Send to

Choose Destination
Mol Ther. 2010 Oct;18(10):1857-64. doi: 10.1038/mt.2010.155. Epub 2010 Jul 27.

Reactive bone marrow stromal cells attenuate systemic inflammation via sTNFR1.

Author information

Department of Surgery, Center for Engineering in Medicine and Surgical Services, Massachusetts General Hospital, Harvard Medical School and Shriners Hospitals for Children, Boston, Massachusetts, USA.


Excessive systemic inflammation following trauma, sepsis, or burn could lead to distant organ damage. The transplantation of bone marrow stromal cells or mesenchymal stem cells (MSCs) has been reported to be an effective treatment for several immune disorders by modulating the inflammatory response to injury. We hypothesized that MSCs can dynamically secrete systemic factors that can neutralize the activity of inflammatory cytokines. In this study, we showed that cocultured MSCs are able to decrease nuclear factor κ-B (NFκB) activation in target epithelial cells incubated in inflammatory serum conditions. Proteomic screening revealed a responsive secretion of soluble tumor necrosis factor (TNF) receptor 1 (sTNFR1) when MSCs were exposed to lipopolysaccharide (LPS)-stimulated rat serum. The responsive effect was eliminated when NFκB activation was blocked in MSCs. Intramuscular transplantation of MSCs in LPS-endotoxic rats decreased a panel of inflammatory cytokines and inflammatory infiltration of macrophages and neutrophils in lung, kidney, and liver when compared to controls. These results suggest that improvements of inflammatory responses in animal models after local transplantation of MSCs are at least, in part, explained by the NFκB-dependent secretion of sTNFR1 by MSCs.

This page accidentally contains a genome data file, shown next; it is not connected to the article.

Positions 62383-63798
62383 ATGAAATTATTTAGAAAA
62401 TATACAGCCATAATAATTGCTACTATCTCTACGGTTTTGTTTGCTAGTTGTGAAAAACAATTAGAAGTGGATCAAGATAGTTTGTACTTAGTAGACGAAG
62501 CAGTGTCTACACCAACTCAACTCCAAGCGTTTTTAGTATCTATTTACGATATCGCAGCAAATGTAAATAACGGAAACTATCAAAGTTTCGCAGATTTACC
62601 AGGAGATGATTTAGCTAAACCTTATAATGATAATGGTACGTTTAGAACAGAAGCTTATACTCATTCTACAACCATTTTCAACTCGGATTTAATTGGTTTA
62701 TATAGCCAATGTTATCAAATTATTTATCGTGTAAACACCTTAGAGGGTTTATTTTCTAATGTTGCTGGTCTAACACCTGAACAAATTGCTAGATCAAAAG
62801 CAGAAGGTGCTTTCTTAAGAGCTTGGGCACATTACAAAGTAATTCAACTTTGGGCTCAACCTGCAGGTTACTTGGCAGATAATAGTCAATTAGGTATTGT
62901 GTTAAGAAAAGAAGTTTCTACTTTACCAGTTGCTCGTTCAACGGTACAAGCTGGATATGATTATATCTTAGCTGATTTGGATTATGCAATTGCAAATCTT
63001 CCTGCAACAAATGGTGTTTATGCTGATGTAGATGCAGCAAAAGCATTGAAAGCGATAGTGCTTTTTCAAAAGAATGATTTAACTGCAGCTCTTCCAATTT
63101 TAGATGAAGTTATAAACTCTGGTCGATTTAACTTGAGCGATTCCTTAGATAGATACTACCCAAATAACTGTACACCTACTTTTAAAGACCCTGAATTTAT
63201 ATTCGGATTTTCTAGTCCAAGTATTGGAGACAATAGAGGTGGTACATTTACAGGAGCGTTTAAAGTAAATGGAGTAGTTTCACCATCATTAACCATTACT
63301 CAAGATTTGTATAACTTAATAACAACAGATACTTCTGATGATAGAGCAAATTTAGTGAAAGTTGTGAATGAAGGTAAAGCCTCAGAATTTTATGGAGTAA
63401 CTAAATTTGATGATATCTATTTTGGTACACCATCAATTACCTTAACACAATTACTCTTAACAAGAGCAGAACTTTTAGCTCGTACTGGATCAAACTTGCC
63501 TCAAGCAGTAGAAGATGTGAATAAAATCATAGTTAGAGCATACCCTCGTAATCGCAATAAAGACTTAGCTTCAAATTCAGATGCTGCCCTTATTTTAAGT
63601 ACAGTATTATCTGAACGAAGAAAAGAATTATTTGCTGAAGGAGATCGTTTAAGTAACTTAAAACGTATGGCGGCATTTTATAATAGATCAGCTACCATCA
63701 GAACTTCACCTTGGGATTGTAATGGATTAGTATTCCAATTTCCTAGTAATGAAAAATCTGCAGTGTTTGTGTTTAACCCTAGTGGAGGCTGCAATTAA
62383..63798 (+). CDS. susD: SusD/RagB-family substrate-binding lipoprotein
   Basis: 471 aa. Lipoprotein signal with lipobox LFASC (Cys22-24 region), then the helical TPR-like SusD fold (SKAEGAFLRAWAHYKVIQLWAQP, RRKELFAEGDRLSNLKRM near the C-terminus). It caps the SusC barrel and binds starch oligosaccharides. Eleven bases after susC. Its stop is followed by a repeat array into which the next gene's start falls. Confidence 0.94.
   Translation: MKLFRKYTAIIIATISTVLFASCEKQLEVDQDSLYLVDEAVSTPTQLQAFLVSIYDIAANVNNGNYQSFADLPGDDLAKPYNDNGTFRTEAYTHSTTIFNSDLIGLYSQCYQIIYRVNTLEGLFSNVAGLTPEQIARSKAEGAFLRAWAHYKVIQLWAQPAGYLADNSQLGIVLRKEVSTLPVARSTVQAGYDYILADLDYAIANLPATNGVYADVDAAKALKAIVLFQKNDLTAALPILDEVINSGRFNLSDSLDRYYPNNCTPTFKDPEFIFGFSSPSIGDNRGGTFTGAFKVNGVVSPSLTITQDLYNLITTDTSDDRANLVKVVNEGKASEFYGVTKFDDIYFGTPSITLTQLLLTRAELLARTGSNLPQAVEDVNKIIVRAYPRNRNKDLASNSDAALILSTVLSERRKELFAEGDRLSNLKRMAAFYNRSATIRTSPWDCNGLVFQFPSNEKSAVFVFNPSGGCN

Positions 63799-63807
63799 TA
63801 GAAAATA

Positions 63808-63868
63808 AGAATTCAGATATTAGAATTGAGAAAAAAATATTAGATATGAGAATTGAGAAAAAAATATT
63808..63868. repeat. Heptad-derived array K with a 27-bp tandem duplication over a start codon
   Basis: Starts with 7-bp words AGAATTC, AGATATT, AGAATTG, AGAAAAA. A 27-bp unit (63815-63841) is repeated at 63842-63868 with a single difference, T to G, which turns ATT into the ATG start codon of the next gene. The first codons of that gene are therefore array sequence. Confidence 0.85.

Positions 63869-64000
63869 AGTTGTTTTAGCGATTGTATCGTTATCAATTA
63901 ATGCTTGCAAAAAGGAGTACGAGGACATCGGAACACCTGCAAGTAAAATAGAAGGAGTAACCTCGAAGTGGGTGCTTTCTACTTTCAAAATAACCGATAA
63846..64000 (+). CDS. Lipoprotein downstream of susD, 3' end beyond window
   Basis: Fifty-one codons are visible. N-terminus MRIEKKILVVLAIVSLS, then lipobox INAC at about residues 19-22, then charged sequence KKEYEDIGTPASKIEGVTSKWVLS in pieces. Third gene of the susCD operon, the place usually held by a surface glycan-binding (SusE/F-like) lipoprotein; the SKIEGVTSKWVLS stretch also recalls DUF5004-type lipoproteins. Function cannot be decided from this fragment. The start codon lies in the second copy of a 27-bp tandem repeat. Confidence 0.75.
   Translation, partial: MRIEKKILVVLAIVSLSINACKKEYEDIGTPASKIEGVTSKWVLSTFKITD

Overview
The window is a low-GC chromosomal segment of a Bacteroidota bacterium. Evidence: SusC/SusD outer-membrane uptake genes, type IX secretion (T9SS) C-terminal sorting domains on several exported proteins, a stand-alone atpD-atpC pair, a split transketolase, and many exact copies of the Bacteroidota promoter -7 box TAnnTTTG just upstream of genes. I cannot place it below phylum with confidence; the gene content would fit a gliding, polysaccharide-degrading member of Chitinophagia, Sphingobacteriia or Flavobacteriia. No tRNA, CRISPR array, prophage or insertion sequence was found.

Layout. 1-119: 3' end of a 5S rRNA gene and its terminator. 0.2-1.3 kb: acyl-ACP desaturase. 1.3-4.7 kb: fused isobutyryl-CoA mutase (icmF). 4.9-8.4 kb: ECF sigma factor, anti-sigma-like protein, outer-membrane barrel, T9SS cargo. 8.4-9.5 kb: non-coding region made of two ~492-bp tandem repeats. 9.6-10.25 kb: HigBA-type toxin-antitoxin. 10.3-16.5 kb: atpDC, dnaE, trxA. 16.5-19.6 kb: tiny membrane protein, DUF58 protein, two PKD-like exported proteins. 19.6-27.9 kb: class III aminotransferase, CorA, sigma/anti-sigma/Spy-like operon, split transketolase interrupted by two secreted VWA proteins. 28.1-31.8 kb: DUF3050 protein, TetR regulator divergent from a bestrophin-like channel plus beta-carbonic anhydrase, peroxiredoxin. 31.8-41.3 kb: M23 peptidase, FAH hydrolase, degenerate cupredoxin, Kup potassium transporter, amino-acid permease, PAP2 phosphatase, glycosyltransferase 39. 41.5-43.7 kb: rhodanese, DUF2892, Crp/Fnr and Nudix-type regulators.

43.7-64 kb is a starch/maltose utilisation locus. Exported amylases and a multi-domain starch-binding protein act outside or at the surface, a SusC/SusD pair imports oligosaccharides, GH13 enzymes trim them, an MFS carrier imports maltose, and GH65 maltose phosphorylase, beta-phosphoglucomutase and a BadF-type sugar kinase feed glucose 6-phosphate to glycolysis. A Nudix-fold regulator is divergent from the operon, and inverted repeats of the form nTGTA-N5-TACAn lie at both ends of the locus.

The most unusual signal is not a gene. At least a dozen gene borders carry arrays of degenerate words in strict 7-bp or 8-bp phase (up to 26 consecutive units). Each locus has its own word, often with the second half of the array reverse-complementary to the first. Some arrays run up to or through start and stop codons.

[Indexed for MEDLINE]
Free PMC Article

Supplemental Content

Full text links

Icon for Elsevier Science Icon for PubMed Central
Loading ...
Support Center